The interdisciplinary minor in Forensics and Criminality was designed for students interested in the study of law, in writing about crime and punishment, and in careers in the criminal justice system. “Forensics” refers to the law; criminals violate it. This new interdisciplinary minor explores our system of criminal justice and the personal and socio-economic reasons people break the law.
This interdisciplinary minor is intended for students who wish to understand the challenges associated with health care as an ethical issue in the international context. In doing so, it focuses on the convergence of three large fields of inquiry, raising questions about their intersection. Social justice is concerned with equity, with questions of fairness as they inform (or should inform) access to resources necessary for the survival and well-being of people around the globe.
This interdisciplinary minor is intended for students in all Schools with an interest in human relations as a subject of study or professional goal. In addition to coursework in organizational behavior, social psychology, and management, this minor includes attention to questions of ethics and leadership.
This minor is designed to introduce students to the intersection of mathematics and finance, including risk analysis and valuation, financial markets and the financial system. It is principally intended for students majoring in the related disciplines of business administration, economics, and mathematics; although other students with an interest in this area and the necessary units available are of course welcome to participate.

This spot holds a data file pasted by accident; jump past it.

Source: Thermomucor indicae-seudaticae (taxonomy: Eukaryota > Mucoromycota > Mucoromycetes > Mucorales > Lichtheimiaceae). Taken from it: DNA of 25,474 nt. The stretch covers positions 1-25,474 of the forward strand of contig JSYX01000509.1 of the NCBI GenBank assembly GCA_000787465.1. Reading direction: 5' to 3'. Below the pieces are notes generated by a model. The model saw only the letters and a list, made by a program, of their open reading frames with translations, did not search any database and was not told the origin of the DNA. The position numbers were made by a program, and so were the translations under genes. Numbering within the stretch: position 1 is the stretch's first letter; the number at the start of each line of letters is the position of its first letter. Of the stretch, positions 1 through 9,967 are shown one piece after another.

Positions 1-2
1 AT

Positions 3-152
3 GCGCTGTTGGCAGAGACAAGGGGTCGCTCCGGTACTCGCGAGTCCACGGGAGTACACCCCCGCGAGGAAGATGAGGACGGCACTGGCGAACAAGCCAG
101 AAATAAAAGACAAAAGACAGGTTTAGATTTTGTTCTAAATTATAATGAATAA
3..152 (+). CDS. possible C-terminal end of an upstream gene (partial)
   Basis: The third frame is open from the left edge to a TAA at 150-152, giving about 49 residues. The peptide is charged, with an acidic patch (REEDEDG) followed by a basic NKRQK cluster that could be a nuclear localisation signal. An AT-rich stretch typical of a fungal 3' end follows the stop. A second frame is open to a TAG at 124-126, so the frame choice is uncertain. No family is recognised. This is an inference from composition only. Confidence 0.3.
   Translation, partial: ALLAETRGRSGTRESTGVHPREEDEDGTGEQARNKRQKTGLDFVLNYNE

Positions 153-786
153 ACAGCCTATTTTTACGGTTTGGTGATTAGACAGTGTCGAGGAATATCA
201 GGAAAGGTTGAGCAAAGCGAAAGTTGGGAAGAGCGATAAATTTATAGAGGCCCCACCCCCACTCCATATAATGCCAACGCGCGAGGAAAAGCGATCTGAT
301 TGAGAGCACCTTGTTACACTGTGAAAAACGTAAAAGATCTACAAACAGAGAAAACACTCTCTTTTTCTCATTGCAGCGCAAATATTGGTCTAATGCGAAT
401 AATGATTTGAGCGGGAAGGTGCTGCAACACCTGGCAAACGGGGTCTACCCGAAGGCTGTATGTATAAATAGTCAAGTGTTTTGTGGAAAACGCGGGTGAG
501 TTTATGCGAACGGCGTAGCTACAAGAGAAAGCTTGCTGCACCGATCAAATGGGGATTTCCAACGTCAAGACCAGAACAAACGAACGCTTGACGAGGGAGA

This interdisciplinary minor is intended for students with an interest in story-telling who are majoring in programs and disciplines other than Narrative Studies. The minor, based in the humanities, provides opportunities for undergraduates to study story structure from the perspective of several disciplines.
This minor explores the potential of photography as an instrument of social change that allows individuals to document their circumstances, share their stories, and change their lives. Through the minor students will not only learn digital photography techniques, but will also understand theories of culture and cultural phenomena and will have the opportunity to share personal narratives through digital media.
This minor is intended to help students engage in domestic political organizing and transnational social movements by creating websites, using pod-casting and other new technologies. It should help students secure internships and jobs with political and international organizations, and generally improve their abilities to change the world.
To resist genocide effectively, we need to understand its history — the factors that have brought it about and those that have enabled people to prevent, resist or recuperate from mass violence. This interdisciplinary minor draws upon USC faculty in 11 academic units researching the causes, results and representations of attempted genocide as well as resistance to genocidal mass violence. Course include attention to different definitions of genocide, its occurrence around the world and its representation in literature and the arts.>